The rights of religious people are protected in the workplace by Title VII of the Civil Rights Act of 1964. However, in recent years, there have been several cases about the rights of atheists and agnostics (atheists do not believe in a god, while agnostics doubt God’s existence). If you believe that you have been discriminated against due to your lack of religious belief, you may be able to seek compensation for the harm you have suffered.
“Ethical or Moral Beliefs”
The U.S. has always had a high percentage of faithful people, to the point where atheism has only recently begun to escape stigma. Title VII of the Civil Rights Act of 1964 prohibits discrimination based on race, color, religion, gender/sex, and ethnicity/national origin. However, the evolution of nondiscrimination laws with regard to religious practice has changed to cover the rights of U.S. workers who do not practice any faith. Title VII has been defined as protecting anyone with “sincere religious, ethical, or moral beliefs”. Atheism is considered a sincere ethical or moral belief in most situations.
If you have been targeted because of your atheist or agnostic beliefs, or because of your relationship with someone who is atheist or agnostic, you can file suit in the same manner as a person whose religious faith is the factor for alleged discrimination. Depending on the law you want to file suit under, you would file a charge with either the Equal Employment Opportunity Commission (EEOC) or the South Carolina Human Affairs Commission. The agency will investigate and then illustrate what options you may have.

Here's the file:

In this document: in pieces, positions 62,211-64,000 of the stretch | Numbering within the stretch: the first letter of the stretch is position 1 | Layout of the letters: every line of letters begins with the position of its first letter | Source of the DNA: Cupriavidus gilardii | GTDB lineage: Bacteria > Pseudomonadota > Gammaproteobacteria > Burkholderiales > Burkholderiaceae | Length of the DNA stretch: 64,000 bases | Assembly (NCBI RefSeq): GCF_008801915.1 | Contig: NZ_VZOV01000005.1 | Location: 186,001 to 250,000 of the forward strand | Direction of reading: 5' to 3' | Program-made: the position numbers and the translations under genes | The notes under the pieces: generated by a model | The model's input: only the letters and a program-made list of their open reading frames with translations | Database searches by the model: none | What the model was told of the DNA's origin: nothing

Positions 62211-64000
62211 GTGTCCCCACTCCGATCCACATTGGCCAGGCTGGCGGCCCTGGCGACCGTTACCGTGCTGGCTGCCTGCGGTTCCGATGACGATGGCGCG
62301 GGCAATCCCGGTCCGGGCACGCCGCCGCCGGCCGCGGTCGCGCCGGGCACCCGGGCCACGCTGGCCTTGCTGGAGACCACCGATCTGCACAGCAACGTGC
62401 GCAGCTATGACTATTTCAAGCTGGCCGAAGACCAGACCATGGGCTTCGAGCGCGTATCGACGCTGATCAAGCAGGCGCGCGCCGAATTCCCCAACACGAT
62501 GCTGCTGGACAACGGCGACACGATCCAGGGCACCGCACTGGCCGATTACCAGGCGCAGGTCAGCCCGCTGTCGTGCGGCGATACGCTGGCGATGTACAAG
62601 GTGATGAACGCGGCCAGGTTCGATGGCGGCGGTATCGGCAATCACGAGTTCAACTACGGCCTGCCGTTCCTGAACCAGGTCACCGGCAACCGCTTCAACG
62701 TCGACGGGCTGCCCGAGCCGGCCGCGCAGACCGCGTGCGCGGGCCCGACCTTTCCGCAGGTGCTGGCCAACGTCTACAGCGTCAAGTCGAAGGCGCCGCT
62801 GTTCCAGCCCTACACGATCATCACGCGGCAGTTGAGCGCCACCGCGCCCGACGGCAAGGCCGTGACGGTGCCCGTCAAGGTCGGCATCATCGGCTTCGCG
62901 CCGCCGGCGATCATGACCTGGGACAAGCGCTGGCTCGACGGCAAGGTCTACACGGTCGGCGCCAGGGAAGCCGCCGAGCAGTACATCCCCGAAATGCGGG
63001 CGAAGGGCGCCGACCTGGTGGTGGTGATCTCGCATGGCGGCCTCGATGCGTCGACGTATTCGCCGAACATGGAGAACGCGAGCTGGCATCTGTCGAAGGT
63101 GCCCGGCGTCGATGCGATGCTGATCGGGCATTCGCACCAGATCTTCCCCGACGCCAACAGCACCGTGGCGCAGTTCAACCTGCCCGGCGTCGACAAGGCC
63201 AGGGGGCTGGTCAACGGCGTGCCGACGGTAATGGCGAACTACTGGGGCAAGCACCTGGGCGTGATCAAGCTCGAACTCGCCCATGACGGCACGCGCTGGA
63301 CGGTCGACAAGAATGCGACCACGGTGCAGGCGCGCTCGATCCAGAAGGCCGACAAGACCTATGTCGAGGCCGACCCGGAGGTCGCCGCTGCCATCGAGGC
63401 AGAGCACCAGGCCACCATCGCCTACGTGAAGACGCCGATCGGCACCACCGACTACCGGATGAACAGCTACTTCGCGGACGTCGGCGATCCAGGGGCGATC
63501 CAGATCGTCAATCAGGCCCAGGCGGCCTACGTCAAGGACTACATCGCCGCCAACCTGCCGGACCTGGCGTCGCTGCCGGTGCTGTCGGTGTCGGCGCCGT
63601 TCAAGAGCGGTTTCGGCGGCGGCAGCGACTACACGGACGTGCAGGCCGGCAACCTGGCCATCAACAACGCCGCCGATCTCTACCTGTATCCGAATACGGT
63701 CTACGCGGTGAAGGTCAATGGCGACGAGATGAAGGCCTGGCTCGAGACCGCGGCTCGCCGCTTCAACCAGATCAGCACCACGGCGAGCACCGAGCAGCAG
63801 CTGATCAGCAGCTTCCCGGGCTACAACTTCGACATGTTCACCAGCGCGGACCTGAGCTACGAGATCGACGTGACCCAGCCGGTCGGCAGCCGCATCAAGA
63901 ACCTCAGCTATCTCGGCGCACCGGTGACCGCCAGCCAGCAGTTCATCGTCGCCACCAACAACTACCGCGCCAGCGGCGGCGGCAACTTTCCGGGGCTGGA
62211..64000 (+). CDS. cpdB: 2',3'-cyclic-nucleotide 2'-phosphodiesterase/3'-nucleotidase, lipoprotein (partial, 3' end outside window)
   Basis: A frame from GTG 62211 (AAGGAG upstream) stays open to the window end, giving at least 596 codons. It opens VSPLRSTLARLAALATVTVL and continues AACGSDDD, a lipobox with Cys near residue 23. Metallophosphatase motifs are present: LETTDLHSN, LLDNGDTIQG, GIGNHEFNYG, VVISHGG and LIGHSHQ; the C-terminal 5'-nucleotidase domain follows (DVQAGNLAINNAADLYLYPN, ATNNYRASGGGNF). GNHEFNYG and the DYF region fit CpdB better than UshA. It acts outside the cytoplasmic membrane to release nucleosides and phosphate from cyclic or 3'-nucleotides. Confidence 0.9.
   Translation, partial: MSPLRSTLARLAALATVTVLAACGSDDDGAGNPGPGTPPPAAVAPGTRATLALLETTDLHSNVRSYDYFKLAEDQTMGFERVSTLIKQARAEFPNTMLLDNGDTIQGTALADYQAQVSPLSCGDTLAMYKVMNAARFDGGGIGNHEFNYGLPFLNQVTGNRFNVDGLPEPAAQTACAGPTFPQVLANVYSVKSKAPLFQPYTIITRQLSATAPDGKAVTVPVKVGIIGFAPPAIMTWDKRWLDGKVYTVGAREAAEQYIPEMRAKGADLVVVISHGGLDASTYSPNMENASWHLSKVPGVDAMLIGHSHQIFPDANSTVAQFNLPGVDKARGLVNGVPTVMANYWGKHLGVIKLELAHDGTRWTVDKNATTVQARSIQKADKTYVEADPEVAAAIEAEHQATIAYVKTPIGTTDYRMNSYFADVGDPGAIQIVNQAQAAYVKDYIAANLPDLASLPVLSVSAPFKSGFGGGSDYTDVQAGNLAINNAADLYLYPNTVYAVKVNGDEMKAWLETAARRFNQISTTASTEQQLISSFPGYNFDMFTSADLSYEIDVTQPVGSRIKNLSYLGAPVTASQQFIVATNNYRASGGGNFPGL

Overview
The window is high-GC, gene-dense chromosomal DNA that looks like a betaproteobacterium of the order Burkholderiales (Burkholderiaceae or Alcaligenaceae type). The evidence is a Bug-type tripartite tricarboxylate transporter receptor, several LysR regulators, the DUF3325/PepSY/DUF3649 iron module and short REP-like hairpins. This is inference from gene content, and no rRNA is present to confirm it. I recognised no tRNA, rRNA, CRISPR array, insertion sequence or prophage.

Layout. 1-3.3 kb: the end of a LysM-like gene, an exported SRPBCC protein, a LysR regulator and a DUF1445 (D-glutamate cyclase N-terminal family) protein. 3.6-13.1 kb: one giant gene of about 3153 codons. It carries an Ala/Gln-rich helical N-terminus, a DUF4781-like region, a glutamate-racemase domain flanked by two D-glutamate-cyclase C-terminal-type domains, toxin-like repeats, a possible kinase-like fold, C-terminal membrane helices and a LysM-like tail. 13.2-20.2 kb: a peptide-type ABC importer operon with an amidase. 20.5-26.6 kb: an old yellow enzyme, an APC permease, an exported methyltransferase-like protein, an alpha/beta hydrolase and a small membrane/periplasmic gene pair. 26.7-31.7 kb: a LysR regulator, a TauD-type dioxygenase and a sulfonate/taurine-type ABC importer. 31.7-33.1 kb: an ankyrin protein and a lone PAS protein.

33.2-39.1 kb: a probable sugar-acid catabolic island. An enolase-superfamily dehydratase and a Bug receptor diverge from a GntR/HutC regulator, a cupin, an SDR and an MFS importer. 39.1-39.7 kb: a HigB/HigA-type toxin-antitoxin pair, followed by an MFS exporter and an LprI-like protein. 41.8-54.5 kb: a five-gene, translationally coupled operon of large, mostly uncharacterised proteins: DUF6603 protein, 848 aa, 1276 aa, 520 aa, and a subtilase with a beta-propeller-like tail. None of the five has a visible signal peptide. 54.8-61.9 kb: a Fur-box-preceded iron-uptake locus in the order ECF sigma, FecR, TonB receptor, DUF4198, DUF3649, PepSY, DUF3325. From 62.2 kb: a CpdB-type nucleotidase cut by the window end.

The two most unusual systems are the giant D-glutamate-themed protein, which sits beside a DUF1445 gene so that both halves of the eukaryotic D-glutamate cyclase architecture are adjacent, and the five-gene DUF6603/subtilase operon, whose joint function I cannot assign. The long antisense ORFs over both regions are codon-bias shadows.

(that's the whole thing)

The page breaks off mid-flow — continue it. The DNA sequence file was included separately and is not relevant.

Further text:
It is important to keep in mind that while most strong ‘ethical or moral’ beliefs have been deemed protected under Title VII, especially in recent years, the Supreme Court has explicitly held that a belief is not immediately protected just because it is strongly held. If a person believes that they have been discriminated against because of their lack of religious beliefs, they must show both the alleged discrimination and the fact that they are just as committed to their beliefs as any person who subscribes to standard religion.
Get Legal Help Today
Religion, or the choice not to have one, should be a personal matter. It should not govern a person’s opportunities if they are otherwise fit for a job. If you believe that you have been discriminated against, attorney A. Christopher Potts has been handling these types of cases for years, and our firm of Hitchcock & Potts is ready and willing to help with yours.
Contact us today to schedule a consultation.